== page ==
It's no co-incidence that most of the truly iconic motorcycles and those with massive cult followings have used the V-twin engine configuration.

From the iconic motorcycles of yore such as Indian, Brough Superior, the legendary Vincent Black Shadow, through to the most recent cult machinery such as Ducati, Buell/EBR, Victory and Confederate, and the Harley-Davidson marque which has endured a century based on a proprietary 45 degree design, all have used the uneven firing order of the V-twin to seduce their audience. V-twins offer a sweet, torquey mid-range, but it's the vibrational characteristics and intoxicating sound of a V-twin which are as much key factors in their allure as the engine's usability.

As hall-of-fame motorcycle designer Erik Buell recently told Gizmag.com, "motorcycles are a very emotional product and big v-twins sound cool ... sound is a key part of the experience for the rider."

The numbers speak for themselves: 17 of the 20 most expensive motorcycles ever sold at auction are V-twins, one is a flat twin BMW, and two are V4 Ducati MotoGP bikes. 100 percent are four-strokes, 95 percent have V-configuration engines and 85 percent are V-twins.

A 270 degree crankshaft ensures the Vultus has the feel of a V-twin, just like the big Aprilia SRV 850, the current king of the superscooters, but without the spacial disadvantages caused by a V-twin in a layout such as this.
A 270 degree crankshaft ensures the Vultus has the feel of a V-twin, just like the big Aprilia SRV 850, the current king of the superscooters, but without the spacial disadvantages caused by a V-twin in a layout such as this.

The 745 cc engine of the Vultus is largely identical to the 700 (actually 670 cc) engine already in use in Honda’s CTX700 and NC700, with the bore increased by 4 mm to 77 mm and the same 80 mm stroke for a swept volume of 745 cc.

We've been through the clever design of the canted compact Honda twin previously.

It's not a sports engine but one designed and specifically tuned for real world speeds and conditions. The additional benefits of the NM4's 10 percent engine capacity increase over the 670 cc motor used in the NX700 and CTX700 have resulted not in greater peak horsepower (as is customary with engine capacity increases), but in a punchier lower range, with peak torque of 68 Nm produced at just 4,750 rpm.

One final thought on the Vultus engine. While traditional motorcyclists might scoff at its less than sporting performance in comparison to the extreme sports motorcycles in the same capacity class, it is interesting to compare the NM4's engine performance with Honda's most famous motorcycle, the CB750, a motorcycle generally regarded as the first "superbike."

In terms of horsepower, the CB750 produced 50 kW @ 8,000 rpm, which is 24 percent more peak horsepower than NM4's 40.3 kW at a slightly more modest 6,250rpm.

The visual creative spark for the NM4 was catalysed by the futuristic bikes seen in the anime and manga comic book, television and film style. Known collectively as “Japanimation”, both genres have long been very grown-up entertainment in Japan, woven into the fabric of society. Now, the philosophy, attitude, fashion and feeling have spread worldwide and have become a mainstream phenomena.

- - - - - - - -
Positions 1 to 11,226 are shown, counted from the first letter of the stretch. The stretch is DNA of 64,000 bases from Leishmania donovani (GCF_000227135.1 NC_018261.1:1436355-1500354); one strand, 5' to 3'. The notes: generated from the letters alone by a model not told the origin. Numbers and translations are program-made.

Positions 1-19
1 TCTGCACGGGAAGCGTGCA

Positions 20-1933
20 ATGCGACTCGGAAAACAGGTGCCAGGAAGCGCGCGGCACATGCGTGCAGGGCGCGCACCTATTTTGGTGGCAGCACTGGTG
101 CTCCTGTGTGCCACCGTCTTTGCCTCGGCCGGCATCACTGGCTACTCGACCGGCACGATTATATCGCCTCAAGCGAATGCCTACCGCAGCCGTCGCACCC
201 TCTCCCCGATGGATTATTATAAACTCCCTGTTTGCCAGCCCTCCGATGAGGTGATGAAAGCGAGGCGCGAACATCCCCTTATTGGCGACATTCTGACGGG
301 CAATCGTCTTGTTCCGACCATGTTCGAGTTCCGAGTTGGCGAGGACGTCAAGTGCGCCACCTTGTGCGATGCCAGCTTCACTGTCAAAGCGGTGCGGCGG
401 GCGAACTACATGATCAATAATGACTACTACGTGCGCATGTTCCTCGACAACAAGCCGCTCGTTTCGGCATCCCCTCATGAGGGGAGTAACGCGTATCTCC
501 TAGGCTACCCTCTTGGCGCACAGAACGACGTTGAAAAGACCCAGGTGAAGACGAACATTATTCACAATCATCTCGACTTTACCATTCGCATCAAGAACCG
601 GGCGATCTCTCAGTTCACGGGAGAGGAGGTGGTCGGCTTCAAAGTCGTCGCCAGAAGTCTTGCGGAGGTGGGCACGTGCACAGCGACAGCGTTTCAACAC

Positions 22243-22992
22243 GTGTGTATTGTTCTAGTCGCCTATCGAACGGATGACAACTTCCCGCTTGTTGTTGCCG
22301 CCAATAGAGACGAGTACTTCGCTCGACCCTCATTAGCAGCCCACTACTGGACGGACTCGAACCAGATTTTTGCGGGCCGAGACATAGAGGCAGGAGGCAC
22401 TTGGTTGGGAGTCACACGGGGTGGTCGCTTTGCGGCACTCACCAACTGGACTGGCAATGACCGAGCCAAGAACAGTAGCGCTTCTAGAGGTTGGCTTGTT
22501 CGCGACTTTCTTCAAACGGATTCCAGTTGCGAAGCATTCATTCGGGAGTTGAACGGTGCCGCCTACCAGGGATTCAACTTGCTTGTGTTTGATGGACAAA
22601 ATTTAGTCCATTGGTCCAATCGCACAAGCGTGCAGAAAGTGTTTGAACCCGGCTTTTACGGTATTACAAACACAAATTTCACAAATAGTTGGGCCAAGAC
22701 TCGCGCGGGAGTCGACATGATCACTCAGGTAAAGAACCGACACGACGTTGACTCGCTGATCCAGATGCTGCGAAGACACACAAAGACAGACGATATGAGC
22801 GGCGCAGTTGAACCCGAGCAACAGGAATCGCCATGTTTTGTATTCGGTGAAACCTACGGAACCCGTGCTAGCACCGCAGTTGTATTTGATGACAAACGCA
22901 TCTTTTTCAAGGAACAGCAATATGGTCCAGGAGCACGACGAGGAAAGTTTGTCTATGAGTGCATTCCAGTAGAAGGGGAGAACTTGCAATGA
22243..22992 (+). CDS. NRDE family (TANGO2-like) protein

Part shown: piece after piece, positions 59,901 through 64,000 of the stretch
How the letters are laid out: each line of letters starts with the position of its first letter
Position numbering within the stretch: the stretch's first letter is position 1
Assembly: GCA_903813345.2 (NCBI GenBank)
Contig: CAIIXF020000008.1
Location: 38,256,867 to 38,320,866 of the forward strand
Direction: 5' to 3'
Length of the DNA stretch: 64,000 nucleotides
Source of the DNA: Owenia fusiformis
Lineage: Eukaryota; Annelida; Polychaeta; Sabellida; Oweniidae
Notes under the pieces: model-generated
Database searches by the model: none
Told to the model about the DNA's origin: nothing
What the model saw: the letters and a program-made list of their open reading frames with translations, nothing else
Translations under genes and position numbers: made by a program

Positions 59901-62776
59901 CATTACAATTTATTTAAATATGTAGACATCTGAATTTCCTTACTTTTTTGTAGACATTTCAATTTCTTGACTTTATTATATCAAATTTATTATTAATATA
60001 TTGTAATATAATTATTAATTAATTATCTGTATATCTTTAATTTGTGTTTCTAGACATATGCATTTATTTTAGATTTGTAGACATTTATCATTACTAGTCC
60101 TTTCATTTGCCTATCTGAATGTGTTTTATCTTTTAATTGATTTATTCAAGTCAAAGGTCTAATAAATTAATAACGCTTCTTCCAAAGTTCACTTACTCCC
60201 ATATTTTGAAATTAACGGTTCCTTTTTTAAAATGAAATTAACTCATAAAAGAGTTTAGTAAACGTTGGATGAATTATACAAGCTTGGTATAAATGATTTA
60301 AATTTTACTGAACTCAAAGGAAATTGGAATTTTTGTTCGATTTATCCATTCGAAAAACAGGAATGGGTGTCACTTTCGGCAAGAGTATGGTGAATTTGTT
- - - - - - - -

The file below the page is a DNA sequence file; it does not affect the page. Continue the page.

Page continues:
The visual creative spark for the NM4 was catalysed by the futuristic bikes seen in the anime and manga comic book, television and film style. Known collectively as “Japanimation”, both genres have long been very grown-up entertainment in Japan, woven into the fabric of society. Now, the philosophy, attitude, fashion and feeling have spread worldwide and have become a mainstream phenomena.

In terms of torque, the NM4's 68 Nm @ 4,750 rpm is 13 percent more than the CB750's 60 Nm @ 7,000 rpm, and it produces that grunt much lower in the rev range.

In the real world, most CB750s averaged around 35-40 mpg and that is where the biggest single performance difference can be seen between the two – the NM4 delivers better than 80 mpg. That's miserly scooter-like gas-pump-performance from a motorcycle capable of outperforming any car this side of $100,000, and it'll easily leave a supercar behind without ever raising its revs beyond that torque-laden mid-range.

The NM4 is a rare motorcycle designed with a surfeit of common sense – a motorcycle for the real world. It might not cut superbike lap times, but in its natural habitat, it will be a far nicer traveling companion.

The NM4 Vultus comes standard with Honda’s DCT, which delivers consistent, seamless gear changes. DCT uses two clutches: one for start-up and 1st, 3rd and 5th gear, the other for 2nd, 4th and 6th, with the mainshaft of one clutch located inside the other for compactness. Each clutch is independently controlled by its own electro-hydraulic circuit. When a gear change occurs, the system pre-selects the target gear using the clutch not in use. The first clutch is then electronically disengaged as the second clutch engages. The result is a consistent, fast and seamless gear change.
The NM4 Vultus comes standard with Honda’s DCT, which delivers consistent, seamless gear changes. DCT uses two clutches: one for start-up and 1st, 3rd and 5th gear, the other for 2nd, 4th and 6th, with the mainshaft of one clutch located inside the other for compactness. Each clutch is independently controlled by its own electro-hydraulic circuit. When a gear change occurs, the system pre-selects the target gear using the clutch not in use. The first clutch is then electronically disengaged as the second clutch engages. The result is a consistent, fast and seamless gear change.